The Catholic Church of Poland unveiled a painting on Thursday that had been kept hidden since 2006, after protests from both Catholics and Jews opposed the depiction of Jews murdering Christian children in the classic anti-Semitic blood libel trope.
The painting, an 18th century CE work by Italian painter
Charles de Prevot called "Mord Rytualny (Ritual Murder)," has been
mounted on a wall at the cathedral in Sandomierz but hidden behind a red curtain for the past 8 years due to its contents.
For the Catholic Church's international Day of Judaism, it was
decided the painting should be shown to clarify the dark history of
A plaque next to the painting, prepared by the Polish Episcopal
Conference’s Committee for Dialogue with Judaism, explains how Jews did
not commit "ritual murder" because it is forbidden by Judaism, reports
the Polish daily Gazeta.
Poland's Chief Rabbi Michael Schudrich supported the unveiling.
"It had a damaging place in history, it had a murderous place in history," Rabbi Schudrich told AFP.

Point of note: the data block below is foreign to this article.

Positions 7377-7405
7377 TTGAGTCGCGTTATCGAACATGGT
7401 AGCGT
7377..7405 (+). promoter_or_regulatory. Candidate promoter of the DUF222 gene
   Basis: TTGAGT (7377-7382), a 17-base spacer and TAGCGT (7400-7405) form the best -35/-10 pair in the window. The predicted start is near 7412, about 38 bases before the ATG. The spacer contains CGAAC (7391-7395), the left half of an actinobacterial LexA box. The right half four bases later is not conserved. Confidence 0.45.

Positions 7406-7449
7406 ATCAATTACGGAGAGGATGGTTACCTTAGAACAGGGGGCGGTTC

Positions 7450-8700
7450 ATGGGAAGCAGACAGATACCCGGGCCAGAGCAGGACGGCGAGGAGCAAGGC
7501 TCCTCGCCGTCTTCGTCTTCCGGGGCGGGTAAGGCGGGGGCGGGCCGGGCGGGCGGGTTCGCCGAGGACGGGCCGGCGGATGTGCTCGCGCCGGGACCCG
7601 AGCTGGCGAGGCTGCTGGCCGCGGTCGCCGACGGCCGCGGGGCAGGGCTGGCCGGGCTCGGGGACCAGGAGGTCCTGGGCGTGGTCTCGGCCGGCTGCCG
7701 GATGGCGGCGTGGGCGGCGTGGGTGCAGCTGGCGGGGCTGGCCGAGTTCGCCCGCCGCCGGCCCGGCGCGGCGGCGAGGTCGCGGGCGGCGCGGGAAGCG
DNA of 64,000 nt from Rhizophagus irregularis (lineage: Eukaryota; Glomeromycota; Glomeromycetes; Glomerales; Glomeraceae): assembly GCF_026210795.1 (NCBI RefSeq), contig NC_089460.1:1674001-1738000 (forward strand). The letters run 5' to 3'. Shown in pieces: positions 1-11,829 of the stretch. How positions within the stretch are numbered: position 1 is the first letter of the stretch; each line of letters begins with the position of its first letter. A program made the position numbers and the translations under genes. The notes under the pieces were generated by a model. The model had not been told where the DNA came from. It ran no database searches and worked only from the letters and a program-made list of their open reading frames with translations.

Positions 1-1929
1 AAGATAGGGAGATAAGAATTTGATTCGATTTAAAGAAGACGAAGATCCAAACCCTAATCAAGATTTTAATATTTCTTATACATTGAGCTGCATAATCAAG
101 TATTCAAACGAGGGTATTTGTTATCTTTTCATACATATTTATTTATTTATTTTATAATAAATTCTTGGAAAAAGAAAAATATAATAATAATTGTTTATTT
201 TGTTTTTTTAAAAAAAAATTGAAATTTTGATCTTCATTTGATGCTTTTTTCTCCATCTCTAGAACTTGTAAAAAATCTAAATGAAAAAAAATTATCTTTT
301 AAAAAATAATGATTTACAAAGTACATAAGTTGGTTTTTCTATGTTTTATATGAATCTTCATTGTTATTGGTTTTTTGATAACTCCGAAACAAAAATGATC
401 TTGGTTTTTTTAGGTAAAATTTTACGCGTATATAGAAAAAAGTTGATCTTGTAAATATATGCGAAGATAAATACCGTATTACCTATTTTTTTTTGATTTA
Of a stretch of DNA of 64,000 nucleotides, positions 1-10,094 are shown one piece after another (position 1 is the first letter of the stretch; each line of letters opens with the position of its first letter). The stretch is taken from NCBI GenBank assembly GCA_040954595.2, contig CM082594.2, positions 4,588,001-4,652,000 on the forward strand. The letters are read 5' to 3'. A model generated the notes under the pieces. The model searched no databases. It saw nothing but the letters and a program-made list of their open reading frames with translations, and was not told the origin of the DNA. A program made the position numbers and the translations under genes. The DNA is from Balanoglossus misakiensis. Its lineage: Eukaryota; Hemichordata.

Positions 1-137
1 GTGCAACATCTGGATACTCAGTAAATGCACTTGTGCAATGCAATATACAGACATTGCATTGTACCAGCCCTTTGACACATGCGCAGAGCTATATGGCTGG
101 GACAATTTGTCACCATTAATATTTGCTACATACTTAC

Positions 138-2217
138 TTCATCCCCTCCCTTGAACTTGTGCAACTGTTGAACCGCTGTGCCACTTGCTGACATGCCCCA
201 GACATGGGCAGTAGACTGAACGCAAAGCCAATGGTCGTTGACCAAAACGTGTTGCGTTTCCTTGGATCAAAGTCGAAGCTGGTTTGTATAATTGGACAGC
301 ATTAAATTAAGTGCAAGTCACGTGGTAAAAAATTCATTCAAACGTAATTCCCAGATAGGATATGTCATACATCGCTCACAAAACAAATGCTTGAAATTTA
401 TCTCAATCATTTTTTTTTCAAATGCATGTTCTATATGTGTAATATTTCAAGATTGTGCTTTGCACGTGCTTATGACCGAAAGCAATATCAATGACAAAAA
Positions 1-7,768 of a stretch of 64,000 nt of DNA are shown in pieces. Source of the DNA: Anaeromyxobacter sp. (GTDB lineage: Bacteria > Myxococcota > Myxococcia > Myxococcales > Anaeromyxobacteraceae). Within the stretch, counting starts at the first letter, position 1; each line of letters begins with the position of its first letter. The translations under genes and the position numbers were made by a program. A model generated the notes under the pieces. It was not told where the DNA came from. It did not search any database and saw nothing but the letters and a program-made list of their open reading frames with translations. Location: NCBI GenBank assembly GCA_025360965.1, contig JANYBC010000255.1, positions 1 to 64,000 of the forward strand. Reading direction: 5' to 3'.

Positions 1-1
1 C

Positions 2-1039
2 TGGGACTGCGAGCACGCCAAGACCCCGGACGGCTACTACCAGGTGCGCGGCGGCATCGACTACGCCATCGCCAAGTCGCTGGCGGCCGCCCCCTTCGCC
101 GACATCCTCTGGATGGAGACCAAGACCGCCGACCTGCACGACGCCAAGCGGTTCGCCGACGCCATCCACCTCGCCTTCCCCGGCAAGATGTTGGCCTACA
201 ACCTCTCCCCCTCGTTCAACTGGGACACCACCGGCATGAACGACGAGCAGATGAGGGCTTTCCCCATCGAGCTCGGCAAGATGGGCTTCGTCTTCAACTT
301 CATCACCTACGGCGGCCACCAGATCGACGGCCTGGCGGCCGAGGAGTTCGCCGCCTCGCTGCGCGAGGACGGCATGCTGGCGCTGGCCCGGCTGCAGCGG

"You know, Jews were murdered after such accusations were made, but to
cover it up I think is in some ways to forget or deny a painful past,"
The rabbi added "to uncover it, to show it publicly, is to show it
for what it is: a lie, a falsification and something that no one
believes in anymore."
Unfortunately the blood libel is still alive and well
in the Muslim world according to reports in 2013, where fabricated
stories of Jews ritually killing non-Jewish children to use their blood
in baking matzah for Passover still abound.
The painting is part of a series by the same artist depicting the
"martyrdom" of Christians, in a set of pictures portraying graphically
brutal images of torture and murder by pagans.
Poland, which had the largest European Jewish community before
roughly 90% of the country's over 3 million Jews were murdered in the
Holocaust, has been arguing about its history lately.
Last Friday, the country's opposition proposed a bill banning the use of the term "Polish Death Camp" on pain of fines and jail time, claiming the term implies Polish responsibility for the camps.
Meanwhile a Polish municipal prosecutor ruled on Wednesday
that Polish League soccer fans chanting "move on Jews," "your home is
at Auschwitz," and "send you to the gas (chamber)," was not a racist
Rabbi Schudrich concluded "compared to...20 years ago, we've made
tremendous strides, closening and deepening understanding and relations,
and we still have a long way to go."